Another example of this science of deception was one of the motivating factors behind my starting this blog. I watched a show on the Science Channel on global warming. One would expect that the Science Channel would present good science. Instead, this show was clearly the product of global-warming deniers with as much scientific merit as your average tarot card reading. No peer-review by the scientific community would have cleared this piece of trash. Yet, here it was, appearing on my television, a 60 minute 'infomercial' for energy-company disinformation appearing as a legitimate science documentary.

Here was an example of a multi-million dollar project to manipulate people in ways that would prevent them from protecting their lives, health, and property from a real threat because convincing us to sit on our hands and do nothing would mean billions of dollars in profit for their client.

These masters of the science of deception kept the tobacco companies making billions of dollars by hooking one generation after another on a drug that would ruin their health and take the lives of many of them. There is a great deal of moral condemnation that we can give to those who kill for a profit, but no less goes to those whose job it is to market these products to those who will use them and die.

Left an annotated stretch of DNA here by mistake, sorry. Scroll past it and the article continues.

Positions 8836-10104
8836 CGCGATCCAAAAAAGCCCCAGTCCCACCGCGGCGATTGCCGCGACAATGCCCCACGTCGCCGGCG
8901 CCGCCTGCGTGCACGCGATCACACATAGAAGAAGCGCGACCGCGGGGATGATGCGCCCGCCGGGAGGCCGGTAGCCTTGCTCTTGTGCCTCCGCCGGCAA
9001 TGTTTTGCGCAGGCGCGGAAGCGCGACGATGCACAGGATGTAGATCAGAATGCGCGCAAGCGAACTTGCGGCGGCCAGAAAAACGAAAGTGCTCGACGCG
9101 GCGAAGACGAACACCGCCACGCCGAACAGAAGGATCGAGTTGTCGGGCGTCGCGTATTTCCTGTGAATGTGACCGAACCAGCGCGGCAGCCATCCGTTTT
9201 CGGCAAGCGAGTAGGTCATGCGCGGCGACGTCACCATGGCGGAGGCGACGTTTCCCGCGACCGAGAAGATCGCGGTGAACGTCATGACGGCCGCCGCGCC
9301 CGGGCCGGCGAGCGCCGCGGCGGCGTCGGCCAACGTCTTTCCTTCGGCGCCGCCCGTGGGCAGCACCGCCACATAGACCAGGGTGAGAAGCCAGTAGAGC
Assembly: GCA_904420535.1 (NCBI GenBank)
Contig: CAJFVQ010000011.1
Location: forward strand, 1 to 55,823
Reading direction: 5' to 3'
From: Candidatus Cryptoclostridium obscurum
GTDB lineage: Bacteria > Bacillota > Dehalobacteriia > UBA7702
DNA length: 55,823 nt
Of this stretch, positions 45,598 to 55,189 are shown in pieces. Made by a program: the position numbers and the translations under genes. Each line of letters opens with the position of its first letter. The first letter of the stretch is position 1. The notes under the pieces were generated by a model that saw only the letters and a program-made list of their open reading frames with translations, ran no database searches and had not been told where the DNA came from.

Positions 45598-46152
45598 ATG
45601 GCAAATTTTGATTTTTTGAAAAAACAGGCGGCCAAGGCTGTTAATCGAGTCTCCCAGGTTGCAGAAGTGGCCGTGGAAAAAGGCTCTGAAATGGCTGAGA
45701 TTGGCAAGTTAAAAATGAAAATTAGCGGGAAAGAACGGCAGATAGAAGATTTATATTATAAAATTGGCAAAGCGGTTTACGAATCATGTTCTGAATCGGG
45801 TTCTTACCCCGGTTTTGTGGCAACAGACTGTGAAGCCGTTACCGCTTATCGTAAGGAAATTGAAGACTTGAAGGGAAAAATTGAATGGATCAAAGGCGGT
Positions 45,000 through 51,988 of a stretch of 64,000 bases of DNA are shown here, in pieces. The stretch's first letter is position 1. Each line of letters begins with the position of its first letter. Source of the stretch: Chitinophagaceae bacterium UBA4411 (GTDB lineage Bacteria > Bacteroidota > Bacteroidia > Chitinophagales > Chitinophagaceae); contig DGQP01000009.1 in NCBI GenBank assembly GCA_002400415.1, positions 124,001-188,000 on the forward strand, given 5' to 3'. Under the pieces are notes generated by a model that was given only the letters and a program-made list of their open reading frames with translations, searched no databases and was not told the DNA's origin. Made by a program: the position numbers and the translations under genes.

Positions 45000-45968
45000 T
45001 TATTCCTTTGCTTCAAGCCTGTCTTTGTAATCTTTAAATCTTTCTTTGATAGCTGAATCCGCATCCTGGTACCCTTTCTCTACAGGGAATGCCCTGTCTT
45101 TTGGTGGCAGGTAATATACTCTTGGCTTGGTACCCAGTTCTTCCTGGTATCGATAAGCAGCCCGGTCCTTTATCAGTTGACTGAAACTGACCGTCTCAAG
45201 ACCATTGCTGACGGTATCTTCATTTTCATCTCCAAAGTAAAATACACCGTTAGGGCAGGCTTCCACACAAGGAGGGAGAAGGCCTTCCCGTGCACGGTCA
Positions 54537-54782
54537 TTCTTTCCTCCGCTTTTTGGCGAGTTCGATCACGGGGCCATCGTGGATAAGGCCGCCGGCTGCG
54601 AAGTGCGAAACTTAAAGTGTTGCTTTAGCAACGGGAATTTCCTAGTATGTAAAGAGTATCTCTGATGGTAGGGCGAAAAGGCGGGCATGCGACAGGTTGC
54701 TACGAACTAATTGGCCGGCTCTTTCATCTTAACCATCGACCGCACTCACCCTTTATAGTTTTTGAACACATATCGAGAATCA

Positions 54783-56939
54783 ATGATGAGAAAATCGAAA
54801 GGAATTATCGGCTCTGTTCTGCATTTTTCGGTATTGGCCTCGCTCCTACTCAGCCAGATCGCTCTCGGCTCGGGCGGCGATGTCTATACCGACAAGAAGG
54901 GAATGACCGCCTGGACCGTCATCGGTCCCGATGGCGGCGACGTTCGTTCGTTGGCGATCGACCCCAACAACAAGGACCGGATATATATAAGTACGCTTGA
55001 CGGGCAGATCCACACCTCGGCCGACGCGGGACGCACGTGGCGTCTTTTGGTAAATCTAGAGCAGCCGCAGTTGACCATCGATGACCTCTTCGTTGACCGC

These masters of the science of deception sell people "natural remedies" that, at best, do nothing for the individual and, at worse, actually do real harm -- because convincing people in ways that sacrifice their health makes money for their clients.

These masters of the science of deception toss us into a soup of fear and confusion where we are told that the only way out is an invasion of Iraq -- because a war with Iraq means billions of dollars in no-bid contracts to individuals and companies who paid good money to get their people elected (through yet another campaign of deception that portrayed President Bush as a uniter, not a divider, and as a decent and moral individual).